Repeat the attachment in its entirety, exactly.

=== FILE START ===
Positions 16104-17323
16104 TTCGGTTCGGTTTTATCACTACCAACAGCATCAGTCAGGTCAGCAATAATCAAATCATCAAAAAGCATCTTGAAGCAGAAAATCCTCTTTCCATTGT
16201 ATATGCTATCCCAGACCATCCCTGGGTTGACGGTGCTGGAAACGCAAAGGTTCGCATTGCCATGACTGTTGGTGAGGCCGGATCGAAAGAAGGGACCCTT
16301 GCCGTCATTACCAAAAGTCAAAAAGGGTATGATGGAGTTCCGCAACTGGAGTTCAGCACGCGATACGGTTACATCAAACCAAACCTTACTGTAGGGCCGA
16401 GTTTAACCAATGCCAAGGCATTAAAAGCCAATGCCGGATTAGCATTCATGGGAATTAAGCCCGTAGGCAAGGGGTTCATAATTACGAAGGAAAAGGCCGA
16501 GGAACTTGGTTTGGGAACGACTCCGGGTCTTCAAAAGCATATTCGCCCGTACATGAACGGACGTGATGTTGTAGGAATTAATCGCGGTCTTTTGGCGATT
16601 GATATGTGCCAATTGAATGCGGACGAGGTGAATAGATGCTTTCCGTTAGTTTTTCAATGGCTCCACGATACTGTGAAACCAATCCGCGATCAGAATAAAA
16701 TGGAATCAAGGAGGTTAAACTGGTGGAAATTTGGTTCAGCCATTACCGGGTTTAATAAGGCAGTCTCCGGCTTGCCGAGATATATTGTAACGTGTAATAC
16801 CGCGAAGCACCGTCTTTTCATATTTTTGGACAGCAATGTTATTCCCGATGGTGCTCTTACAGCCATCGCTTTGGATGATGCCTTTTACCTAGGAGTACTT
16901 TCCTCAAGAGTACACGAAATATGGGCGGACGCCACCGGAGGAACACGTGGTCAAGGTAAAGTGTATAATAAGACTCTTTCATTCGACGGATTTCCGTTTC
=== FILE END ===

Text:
Positions 16104-17323
16104 TTCGGTTCGGTTTTATCACTACCAACAGCATCAGTCAGGTCAGCAATAATCAAATCATCAAAAAGCATCTTGAAGCAGAAAATCCTCTTTCCATTGT
16201 ATATGCTATCCCAGACCATCCCTGGGTTGACGGTGCTGGAAACGCAAAGGTTCGCATTGCCATGACTGTTGGTGAGGCCGGATCGAAAGAAGGGACCCTT
16301 GCCGTCATTACCAAAAGTCAAAAAGGGTATGATGGAGTTCCGCAACTGGAGTTCAGCACGCGATACGGTTACATCAAACCAAACCTTACTGTAGGGCCGA
16401 GTTTAACCAATGCCAAGGCATTAAAAGCCAATGCCGGATTAGCATTCATGGGAATTAAGCCCGTAGGCAAGGGGTTCATAATTACGAAGGAAAAGGCCGA
16501 GGAACTTGGTTTGGGAACGACTCCGGGTCTTCAAAAGCATATTCGCCCGTACATGAACGGACGTGATGTTGTAGGAATTAATCGCGGTCTTTTGGCGATT
16601 GATATGTGCCAATTGAATGCGGACGAGGTGAATAGATGCTTTCCGTTAGTTTTTCAATGGCTCCACGATACTGTGAAACCAATCCGCGATCAGAATAAAA
16701 TGGAATCAAGGAGGTTAAACTGGTGGAAATTTGGTTCAGCCATTACCGGGTTTAATAAGGCAGTCTCCGGCTTGCCGAGATATATTGTAACGTGTAATAC
16801 CGCGAAGCACCGTCTTTTCATATTTTTGGACAGCAATGTTATTCCCGATGGTGCTCTTACAGCCATCGCTTTGGATGATGCCTTTTACCTAGGAGTACTT
16901 TCCTCAAGAGTACACGAAATATGGGCGGACGCCACCGGAGGAACACGTGGTCAAGGTAAAGTGTATAATAAGACTCTTTCATTCGACGGATTTCCGTTTC